- By Maung Mayu (Buthidaung)
I am a school teacher in a village by the name of Pirot in the north of Buthidaung Township. A big house was built at the edge of the village for school teachers. I stayed there together with the other teacher. One morning while I was kept busy in the kitchen, Maung Hsoe’s mother came hurriedly to our house; And invited us to have lunch in their house. We were overjoyed with the invitation. That was the first time when a student’s parents invited us.
When we were young, every household in villages took an alternative turn to feed teachers, thereby establishing a friendly relationship with villagers. Teachers were free from the worry of carrying water, firewood, and cooking in their house. That would create a lot of chances for lesson preparations for the classrooms. Even though the teachers didn’t take the teaching seriously, they sympathized with the students in their charge by focusing on teaching. But nowadays these good habits were found at a loss; the reasons might be due to an increase of government employees and the economic inconvenience of peasant farmers. But it is not at a total loss; these good traditions have existed in some villages. I was amazed to have been invited because my village is not included in the list.
I found it strange when I got into the village; it happened to a traditional ceremony of eating the first crops. Even though I have heard about the ceremony, I didn’t know about it in details. When found by myself, I realized it to be a valuable and lovely Rakhine traditional ceremony. A Rakhine traditional ceremony of eating the first crops means that the reaping of the first crops in carried out during the harvest season; the first crops were cooked as ‘soon’ and served as a big feast.
Farmers have toiled tirelessly during the rainy season to cultivate paddy. They felt overjoyed with the reaping of the first crops. As a commemoration of growing crops healthily, the first crops are served to monks, the elderly, teachers and relatives by visualizing Lord Buddha; it is a feast not eaten first by the farmers themselves. In some villages, groups of Nats(Devas) were invited to the feast. A sheath of banana stems is shaped like a container in which several kinds of food are put and mounted atop the roof to feed the Sun and Moon devas (celestial beings). This tradition is found among other traditions of ethnic nationals; held in different fashions but the intention is the same.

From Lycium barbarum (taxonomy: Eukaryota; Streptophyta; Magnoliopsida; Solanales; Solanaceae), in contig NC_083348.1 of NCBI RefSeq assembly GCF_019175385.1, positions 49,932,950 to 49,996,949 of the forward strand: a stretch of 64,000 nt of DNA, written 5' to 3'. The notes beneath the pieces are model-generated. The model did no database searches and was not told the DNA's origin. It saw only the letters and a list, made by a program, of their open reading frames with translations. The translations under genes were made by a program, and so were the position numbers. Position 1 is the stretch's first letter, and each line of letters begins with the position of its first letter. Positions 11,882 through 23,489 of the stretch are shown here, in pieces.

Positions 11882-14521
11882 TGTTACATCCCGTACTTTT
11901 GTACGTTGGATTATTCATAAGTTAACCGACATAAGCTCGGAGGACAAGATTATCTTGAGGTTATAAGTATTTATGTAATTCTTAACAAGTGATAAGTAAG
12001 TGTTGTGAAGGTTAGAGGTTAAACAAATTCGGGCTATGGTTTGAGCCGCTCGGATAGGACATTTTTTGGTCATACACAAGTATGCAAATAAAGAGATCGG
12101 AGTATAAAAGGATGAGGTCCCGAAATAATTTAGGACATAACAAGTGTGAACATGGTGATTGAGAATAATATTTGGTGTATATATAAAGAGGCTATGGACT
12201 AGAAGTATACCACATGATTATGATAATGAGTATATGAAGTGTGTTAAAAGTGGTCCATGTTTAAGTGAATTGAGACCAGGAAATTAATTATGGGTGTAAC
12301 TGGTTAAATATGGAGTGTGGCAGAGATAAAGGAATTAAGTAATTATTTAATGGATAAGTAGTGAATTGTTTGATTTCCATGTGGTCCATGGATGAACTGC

Donations of first crops bring virtuous actions. Once there lived two brothers; the elder brother used to donate his first crops and the best portion of his food and younger brother donated things in a slipshod manner. Due to his meritorious deeds, the older one became Ashin Kawdanya when Buddha attained Buddhahood. After listening to the first sermon given by the Lord Buddha, the elder brother became the Arhat whereas the younger one as Ashin Thubanda became the last Arhat when the Buddha attained Nirvana. These are the reasons that donations of the first crops and the best portion of one’s food are beneficial to the donors.
Cooking of first crops as ‘soon’ would bring a lot of benefits to the donors. Donations of Soon ( offertories ) to the Lord Buddha or monks would bring five comestibles of longevity, beauty, wealth, strength and intelligence. Offering food to Lord Buddha or monks would bring longevity, beauty, wealth, strength and intelligence to the donors.
In our society, nothing is nobler than the Buddha, Dharma, the Sangha, parents and teachers. In accordance with Buddhist traditions, offering food at the altar to the Buddha, offering food to monks and the best portion to monks and the best portion of food to our elders and then our turn comes to eat. That is why Rakhine traditional ceremony of eating first crops should be maintained as a lovely habit of Rakhine Buddhists which must be handed down from generation to generation.
Translated by Arakan Sein